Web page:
Ape Acting

Mike Seymour digs into the process of turning mocap actors into living breathing digital apes for Dawn of the Planet of the Apes.

Planet of the Apes Acting


Rise of the Planet of the Apes focused on a scientist who adopted an ape in the science-run-amok break-out hit film of 2011. Dawn of Planet of Apes focuses on an ape who deals with Shakespearean issues of betrayal, family and conflict. While Rise was lead by a human cast with amazing ape effects, Dawn is an ‘ape film’, with the principal actors – the lead actors – as digital primates.

Ironically, Dawn is a more ‘human’ story than Rise and delivers as much nuanced acting from the leads as it does action or drama effects work. In short, Weta Digital delivers Gollum-like character impact, but in the lead ape roles. Away from fully animated features, we have not seen digital characters so successfully carry the emotional heavy lifting of lead ‘actors’ in a major feature film. From Star Wars to The Hobbit, digital characters have had key but supporting roles. If you look at the film’s marketing, the one face on the poster is the lead actor and he is not real, but watching the film you almost immediately forget this. Furthermore, Caesar’s performance could be argued to not even be the most gripping in the film. In a movie with a digital lead actor, he ends up almost being outshone by the incredible performance of his supporting digital actor Koba.

Set 10 years after the virus outbreak that ended Rise, this follow-up film finds the enhanced Caesar in a new ape society in the Redwood forest north of San Francisco. Isolated, the apes have built a strong family-oriented community with order and structure. With the re-appearance of man and their guns, Caesar must explore if it is possible to trust and co-exist with humans again or face the prospect of ending years of peaceful remoteness with bloody conflict. Koba features strongly in the film, from the opening hunting scene with a heroic saving of Caesar’s life when a bear threatens his son, to the film’s gripping climax. In Rise, Koba had a much smaller part, but his former cruel treatment at the hands of the viscious laboratory staff sets up his much expanded role in Dawn perfectly. Koba has both the back story and acting opportunities to be perhaps the most complex and interesting of the Dawn apes.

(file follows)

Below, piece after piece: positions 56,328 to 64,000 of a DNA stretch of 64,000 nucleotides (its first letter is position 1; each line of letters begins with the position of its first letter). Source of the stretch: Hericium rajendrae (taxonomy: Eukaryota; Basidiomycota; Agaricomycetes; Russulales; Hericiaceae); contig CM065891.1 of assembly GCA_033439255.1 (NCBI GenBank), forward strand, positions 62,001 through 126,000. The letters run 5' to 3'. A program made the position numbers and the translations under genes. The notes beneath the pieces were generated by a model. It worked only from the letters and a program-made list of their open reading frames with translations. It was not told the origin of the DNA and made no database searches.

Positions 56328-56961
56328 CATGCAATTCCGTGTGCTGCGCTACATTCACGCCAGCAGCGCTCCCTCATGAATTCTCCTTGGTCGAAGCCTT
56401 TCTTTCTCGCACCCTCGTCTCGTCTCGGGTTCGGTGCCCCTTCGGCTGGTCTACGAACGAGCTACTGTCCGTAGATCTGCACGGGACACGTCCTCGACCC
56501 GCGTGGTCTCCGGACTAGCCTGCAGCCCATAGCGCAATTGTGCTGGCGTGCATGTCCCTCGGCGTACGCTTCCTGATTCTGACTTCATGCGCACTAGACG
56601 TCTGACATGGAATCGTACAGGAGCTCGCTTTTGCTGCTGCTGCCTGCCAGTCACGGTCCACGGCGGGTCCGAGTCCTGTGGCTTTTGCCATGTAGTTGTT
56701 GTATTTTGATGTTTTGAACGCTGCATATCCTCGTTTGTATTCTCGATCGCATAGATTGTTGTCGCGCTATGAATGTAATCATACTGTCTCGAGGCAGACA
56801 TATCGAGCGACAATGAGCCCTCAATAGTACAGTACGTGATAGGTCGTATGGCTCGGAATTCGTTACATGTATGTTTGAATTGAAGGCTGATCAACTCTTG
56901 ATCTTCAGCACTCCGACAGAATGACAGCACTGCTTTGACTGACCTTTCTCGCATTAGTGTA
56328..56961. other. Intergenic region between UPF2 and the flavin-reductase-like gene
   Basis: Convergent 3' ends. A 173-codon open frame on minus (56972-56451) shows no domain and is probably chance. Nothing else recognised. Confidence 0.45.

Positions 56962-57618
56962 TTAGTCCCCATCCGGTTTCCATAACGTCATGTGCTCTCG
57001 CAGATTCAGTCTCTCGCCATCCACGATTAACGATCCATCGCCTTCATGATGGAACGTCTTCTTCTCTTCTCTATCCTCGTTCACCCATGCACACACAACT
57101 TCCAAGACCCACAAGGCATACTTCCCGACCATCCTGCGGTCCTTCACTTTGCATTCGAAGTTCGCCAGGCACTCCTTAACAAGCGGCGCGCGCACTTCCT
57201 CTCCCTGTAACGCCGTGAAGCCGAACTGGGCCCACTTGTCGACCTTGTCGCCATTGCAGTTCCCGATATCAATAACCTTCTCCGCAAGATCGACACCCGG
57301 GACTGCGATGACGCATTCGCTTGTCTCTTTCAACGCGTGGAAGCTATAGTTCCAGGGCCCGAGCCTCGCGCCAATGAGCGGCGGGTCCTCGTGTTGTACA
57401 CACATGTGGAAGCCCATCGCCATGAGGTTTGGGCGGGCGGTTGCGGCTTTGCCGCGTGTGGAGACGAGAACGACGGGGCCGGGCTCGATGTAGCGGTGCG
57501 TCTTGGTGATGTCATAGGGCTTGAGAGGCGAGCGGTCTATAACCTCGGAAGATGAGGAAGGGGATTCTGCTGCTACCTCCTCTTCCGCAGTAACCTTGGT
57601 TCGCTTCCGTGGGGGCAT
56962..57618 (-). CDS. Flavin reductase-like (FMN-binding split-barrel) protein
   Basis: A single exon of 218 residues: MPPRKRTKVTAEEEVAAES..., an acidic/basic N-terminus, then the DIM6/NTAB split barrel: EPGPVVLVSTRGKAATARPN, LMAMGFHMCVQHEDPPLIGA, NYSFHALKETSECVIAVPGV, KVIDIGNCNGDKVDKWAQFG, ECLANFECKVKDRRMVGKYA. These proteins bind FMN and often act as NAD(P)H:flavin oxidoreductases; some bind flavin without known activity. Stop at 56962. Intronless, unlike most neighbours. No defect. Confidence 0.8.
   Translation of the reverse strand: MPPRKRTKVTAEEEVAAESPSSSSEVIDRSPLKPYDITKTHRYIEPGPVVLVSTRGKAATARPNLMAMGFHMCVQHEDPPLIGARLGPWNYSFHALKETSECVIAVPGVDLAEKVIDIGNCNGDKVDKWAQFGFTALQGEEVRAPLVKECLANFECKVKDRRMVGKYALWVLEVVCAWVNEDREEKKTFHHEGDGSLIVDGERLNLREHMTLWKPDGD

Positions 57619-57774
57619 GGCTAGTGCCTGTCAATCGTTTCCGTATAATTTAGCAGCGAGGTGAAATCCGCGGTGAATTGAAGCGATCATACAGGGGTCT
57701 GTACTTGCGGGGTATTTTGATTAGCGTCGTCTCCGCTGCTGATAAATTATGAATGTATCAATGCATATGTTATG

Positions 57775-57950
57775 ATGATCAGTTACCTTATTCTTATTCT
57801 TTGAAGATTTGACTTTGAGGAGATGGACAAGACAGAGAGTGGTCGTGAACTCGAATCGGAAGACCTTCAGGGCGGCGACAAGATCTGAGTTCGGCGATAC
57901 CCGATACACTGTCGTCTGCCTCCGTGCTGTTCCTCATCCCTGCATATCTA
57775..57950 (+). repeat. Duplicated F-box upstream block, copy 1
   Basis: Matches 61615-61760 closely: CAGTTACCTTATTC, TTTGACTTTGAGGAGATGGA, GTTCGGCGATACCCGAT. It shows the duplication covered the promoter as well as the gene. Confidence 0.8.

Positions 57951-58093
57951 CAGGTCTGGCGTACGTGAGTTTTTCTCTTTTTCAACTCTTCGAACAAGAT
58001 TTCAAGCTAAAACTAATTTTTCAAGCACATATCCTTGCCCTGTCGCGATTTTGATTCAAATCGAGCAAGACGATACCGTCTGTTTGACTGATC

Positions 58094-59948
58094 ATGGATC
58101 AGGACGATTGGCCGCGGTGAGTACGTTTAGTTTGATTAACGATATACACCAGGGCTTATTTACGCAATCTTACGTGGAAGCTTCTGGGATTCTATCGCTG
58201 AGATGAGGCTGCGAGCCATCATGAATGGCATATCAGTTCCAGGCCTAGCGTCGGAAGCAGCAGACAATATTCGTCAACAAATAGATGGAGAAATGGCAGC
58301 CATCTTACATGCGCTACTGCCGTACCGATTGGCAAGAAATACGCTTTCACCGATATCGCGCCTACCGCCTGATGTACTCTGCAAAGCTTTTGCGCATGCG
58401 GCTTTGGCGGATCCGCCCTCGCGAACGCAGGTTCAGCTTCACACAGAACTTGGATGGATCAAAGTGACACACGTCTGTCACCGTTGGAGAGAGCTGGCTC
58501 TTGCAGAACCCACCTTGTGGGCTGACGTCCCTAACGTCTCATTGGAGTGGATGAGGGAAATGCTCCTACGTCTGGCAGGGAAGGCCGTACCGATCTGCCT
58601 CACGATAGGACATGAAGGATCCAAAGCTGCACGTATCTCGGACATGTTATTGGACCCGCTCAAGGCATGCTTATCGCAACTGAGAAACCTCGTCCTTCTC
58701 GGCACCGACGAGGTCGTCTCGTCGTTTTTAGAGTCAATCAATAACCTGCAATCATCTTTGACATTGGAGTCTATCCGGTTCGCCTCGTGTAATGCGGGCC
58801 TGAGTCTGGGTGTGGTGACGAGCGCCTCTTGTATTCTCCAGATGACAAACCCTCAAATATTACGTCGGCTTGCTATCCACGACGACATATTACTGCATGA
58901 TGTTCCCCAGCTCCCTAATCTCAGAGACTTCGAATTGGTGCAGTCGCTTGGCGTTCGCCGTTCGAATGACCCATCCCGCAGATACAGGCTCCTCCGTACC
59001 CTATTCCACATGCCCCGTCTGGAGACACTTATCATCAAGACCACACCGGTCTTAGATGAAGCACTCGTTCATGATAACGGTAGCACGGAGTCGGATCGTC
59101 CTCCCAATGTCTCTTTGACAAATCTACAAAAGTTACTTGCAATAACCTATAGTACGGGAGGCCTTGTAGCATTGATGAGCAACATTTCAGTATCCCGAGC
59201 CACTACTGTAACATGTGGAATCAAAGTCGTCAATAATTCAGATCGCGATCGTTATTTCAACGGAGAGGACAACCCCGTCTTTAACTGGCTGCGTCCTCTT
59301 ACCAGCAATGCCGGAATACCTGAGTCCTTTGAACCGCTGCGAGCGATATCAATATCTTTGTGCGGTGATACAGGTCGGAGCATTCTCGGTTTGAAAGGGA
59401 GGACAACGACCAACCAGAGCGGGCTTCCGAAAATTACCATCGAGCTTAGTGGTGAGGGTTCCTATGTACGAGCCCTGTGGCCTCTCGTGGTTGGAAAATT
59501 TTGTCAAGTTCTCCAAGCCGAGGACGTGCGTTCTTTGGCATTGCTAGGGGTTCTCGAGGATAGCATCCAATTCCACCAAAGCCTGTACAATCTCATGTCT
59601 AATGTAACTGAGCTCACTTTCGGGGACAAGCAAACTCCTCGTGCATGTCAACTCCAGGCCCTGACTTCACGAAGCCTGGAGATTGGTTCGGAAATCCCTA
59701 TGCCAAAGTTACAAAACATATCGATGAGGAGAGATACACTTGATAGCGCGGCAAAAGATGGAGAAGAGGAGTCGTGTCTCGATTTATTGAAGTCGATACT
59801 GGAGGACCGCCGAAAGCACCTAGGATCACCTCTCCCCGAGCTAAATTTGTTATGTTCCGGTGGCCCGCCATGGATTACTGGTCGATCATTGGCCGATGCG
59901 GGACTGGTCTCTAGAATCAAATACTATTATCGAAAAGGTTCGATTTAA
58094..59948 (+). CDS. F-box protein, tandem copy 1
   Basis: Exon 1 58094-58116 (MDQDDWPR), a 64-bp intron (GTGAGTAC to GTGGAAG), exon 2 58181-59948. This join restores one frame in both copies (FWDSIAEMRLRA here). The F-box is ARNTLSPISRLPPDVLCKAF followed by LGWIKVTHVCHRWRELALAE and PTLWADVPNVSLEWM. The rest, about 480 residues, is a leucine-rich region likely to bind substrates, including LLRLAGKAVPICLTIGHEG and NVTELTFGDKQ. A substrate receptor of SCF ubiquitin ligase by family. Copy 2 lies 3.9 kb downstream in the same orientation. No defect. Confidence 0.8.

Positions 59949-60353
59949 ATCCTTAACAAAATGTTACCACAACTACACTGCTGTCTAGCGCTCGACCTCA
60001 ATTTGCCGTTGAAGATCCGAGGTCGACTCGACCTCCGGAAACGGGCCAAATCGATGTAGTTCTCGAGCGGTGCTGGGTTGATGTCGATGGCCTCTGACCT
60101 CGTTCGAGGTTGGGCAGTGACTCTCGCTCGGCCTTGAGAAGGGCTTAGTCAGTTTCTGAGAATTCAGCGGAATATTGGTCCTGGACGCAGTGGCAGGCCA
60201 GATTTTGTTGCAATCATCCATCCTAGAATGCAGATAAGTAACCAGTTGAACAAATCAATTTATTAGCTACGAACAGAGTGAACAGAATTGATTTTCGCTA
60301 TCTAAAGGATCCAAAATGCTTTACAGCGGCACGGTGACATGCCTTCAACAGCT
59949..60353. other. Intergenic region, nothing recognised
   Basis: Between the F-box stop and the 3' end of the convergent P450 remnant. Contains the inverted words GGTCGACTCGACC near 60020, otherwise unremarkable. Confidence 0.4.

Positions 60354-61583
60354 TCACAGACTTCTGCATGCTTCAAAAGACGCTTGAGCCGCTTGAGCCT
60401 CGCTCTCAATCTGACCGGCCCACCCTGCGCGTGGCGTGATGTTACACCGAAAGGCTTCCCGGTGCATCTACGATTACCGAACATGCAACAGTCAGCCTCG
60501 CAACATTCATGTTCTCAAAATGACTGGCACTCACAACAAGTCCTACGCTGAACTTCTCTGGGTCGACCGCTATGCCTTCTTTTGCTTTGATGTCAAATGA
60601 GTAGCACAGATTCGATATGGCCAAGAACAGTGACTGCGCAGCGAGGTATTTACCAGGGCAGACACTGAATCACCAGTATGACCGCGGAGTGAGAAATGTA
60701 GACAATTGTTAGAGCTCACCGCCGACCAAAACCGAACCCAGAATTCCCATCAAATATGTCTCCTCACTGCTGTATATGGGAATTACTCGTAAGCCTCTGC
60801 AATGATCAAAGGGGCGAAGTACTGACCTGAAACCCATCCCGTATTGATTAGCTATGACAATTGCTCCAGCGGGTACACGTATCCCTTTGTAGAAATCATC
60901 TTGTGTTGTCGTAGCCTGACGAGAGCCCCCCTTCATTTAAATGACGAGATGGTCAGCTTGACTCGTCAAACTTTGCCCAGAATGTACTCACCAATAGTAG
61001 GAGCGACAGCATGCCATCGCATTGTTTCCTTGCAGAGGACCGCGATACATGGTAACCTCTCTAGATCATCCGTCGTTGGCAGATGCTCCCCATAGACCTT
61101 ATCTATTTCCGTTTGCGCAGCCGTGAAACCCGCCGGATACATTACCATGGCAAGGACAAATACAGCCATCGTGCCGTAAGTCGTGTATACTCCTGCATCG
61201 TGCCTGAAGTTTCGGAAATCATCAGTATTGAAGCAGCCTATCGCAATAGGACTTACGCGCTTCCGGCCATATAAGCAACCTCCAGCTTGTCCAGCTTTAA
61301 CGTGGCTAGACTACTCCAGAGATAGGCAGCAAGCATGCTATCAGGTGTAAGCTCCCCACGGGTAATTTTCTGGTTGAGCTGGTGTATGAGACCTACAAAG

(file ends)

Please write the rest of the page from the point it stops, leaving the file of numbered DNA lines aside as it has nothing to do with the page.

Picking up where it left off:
FX Guide | Read the Full Article

An HP Discussion on High-Speed 4k Workflows

In this session, HP will show you the power of Thunderbolt 2 and why it’s needed for the ever changing next generation of video: 4K. The introduction of 4k video to the masses is delivering the unprecedented levels of quality and realism that audiences demand. 4k also brings with it massive amounts of data that can take traditional video workflows down to a crawl. In the face of the ever-increasing requirement for a lightning-fast video editing pipeline, HP Workstations and Thunderbolt 2 are powering a new generation of interconnected devices designed to accelerate your workflow.


Nathan Rabin apologizes for coining the term “Manic Pixie Dream Girl”

Nathan Rabin created the term “Manic Pixie Dream Girl” back in 2007… he’s sorry he did.


When I coined the term “Manic Pixie Dream Girl” in an essay about the movie “Elizabethtown” in 2007, I never could have imagined how that phrase would explode. Describing the film’s adorably daffy love interest played by Kirsten Dunst, I defined the MPDG as a fantasy figure who “exists solely in the fevered imaginations of sensitive writer-directors to teach broodingly soulful young men to embrace life and its infinite mysteries and adventures.”

That day in 2007, I remember watching “Elizabethtown” and being distracted by the preposterousness of its heroine, Claire. Dunst’s psychotically bubbly stewardess seemed to belong in some magical, otherworldly realm — hence the “pixie” — offering up her phone number to strangers and drawing whimsical maps to help her man find his way. And as Dunst cavorted across the screen, I thought also of Natalie Portman in “Garden State,” a similarly carefree nymphet who is the accessory to Zach Braff’s character development. It’s an archetype, I realized, that taps into a particular male fantasy: of being saved from depression and ennui by a fantasy woman who sweeps in like a glittery breeze to save you from yourself, then disappears once her work is done.